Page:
Analytics is at the heart of any digital marketing strategy, and attribution is what analytics is built upon.
Being able to optimise marketing in order to prove the ROI of particular campaigns or channels is essential in taking your business forwards online.
However a journey starts or ends, attribution modelling attempts to make sense of a customer journey, and assigning the correct attribution to the correct touch-points or interactions customers make on their journey to convert.
Google itself defines an attribution model as:
the rule, or set of rules, that determines how credit for sales and conversions is assigned to touchpoints in conversion paths. For example, the Last Interaction model in Analytics assigns 100% credit to the final touchpoints (i.e., clicks) that immediately precede sales or conversions. In contrast, the First Interaction model assigns 100% credit to touchpoints that initiate conversion paths.
Essentially, attribution modelling boils down to distilling the purchase journey, and optimising marketing campaigns for conversions.
Attribution modelling uses big data, i.e. customer data, in order to analyse which channels and marketing activities bring in revenue.
Such campaigns or channels could be from:
- Social media (campaigns or specific posts)
- Advertising (Display, Google Ads, social ads)
- Content (blog posts, downloads)
- Affiliate networks
- Website links
- Email marketing (campaigns or automated marketing messages).
And this is just a few examples.
So what if someone uses multiple channels of these to interact with a brand? What if they follow Twitter, check out your blog posts from Twitter, but then later click on an ad and make a purchase? Where do you attribute the conversion? Does the ad really get 100% of the credit when they have been constantly updated via Twitter and your blog posts?
Attribution modelling is key to the modern-day marketer for:
- Proving and improving the ROI of marketing campaigns
- Measure the impact of each touch-point a customer makes, and where they decided to make a purchase or convert
- Choose channels
- Find which channels are most effective and focus on those
- Understand the customer journey
- Nowadays customers use multiple devices every day for many tasks. This allows you to see how customers interact with channels and your brand and understand what they go through on the journey to a conversion.
Attribution model types
100% of credit goes to the campaign that initiated interactions with your business.
Can be useful for demand generation and how people are introduced to your brand.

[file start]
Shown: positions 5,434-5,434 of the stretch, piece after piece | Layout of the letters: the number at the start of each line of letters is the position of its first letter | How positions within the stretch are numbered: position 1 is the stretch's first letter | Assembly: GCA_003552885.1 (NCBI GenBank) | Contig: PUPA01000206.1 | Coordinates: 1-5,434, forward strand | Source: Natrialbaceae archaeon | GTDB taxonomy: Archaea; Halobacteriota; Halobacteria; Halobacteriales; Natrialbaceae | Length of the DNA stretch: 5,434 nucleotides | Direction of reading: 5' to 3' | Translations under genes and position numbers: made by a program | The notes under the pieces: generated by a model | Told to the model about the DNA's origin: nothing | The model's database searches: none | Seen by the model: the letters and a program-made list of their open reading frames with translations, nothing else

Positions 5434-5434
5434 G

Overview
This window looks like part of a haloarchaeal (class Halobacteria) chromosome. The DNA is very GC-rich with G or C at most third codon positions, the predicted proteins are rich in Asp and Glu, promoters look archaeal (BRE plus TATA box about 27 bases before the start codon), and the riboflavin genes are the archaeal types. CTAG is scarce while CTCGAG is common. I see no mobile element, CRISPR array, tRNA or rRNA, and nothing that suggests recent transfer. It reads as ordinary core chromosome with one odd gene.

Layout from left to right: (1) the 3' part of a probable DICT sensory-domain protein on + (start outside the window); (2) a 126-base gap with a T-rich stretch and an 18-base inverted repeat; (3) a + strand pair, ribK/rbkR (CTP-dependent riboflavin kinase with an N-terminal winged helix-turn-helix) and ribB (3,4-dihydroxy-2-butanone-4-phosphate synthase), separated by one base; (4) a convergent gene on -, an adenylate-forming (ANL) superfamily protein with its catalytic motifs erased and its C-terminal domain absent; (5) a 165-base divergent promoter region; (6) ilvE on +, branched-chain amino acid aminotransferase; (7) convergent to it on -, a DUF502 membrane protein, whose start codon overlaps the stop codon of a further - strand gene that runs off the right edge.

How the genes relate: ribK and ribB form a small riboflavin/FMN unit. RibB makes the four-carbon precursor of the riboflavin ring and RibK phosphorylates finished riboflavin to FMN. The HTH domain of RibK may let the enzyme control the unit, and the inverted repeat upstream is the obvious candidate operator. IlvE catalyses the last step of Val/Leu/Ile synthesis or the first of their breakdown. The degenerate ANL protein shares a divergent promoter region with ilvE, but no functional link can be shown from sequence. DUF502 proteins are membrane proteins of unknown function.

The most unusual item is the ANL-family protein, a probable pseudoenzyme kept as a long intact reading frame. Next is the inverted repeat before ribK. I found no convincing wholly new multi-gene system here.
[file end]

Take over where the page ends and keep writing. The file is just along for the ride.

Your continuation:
However, it doesn’t show you how you ultimately generated revenue.
This is where the last interaction a customer has the brand gets the credit for the conversion.
This helps show which campaigns have the highest conversion rate, and can be useful when conversions is all that really matters.
However, if you’re looking to build a brand and want to keep an eye on other influences along the way to a conversion, it may not be the best method of attribution.
This allows for multi-touch attribution whereby each interaction is given even credit to the final conversion.
This allows you to analyse your marketing campaigns holistically via multi-touch attribution. This allows you to customise specific customer journeys, rather than focusing in on one particular conversion point or activity.
However, it’s difficult to ascertain exactly what helps drive the conversion. There must be one interaction that was more valuable than the others, if that is the point someone converted? Or was it somewhere along the line that was the tipping point?
Time decay attribution
Another form of multi-touch attribution, it gives more credit to the interaction which led directly to a conversion. However it still gives value to the previous touch-points – though these receive less of the credit the further back it goes. Makes logical sense.
This allows you to see how important each touch-point was up to the conversion, with the final interaction getting the most credit. This allows you to optimise campaigns for driving conversions whilst ironing out the customer journey leading to it.
Position based attribution
This is a mix of the past two. 40% of credit goes to first and last, with 20% going to the middle touch-points, split between them. So it essentially says the initial and last touch-points are most important, but doesn’t disregard the ones in-between.
This lets you optimise for the important touches, while still acknowledging and preparing for the middle steps.
Big data plays a big part in attribution modelling. For big brands, specific software is needed that utilises a lot of complex data. Attribution models can be created to inspect cause-and-effect when events occur which influence particular results.
For smaller brands, making sense of the data you can collect within Google Analytics and other pieces of software can help you truly understand how to improve the purchasing path, and generate more conversions from the traffic you receive to your site. It also helps you understand the traffic you currently get, why they take the actions they do, and how you can best ensure more people engage with your brand in the future.
Aside from making use of analytical software, it can be useful to interview customers, understand decisions and what it is they went through on their purchasing path.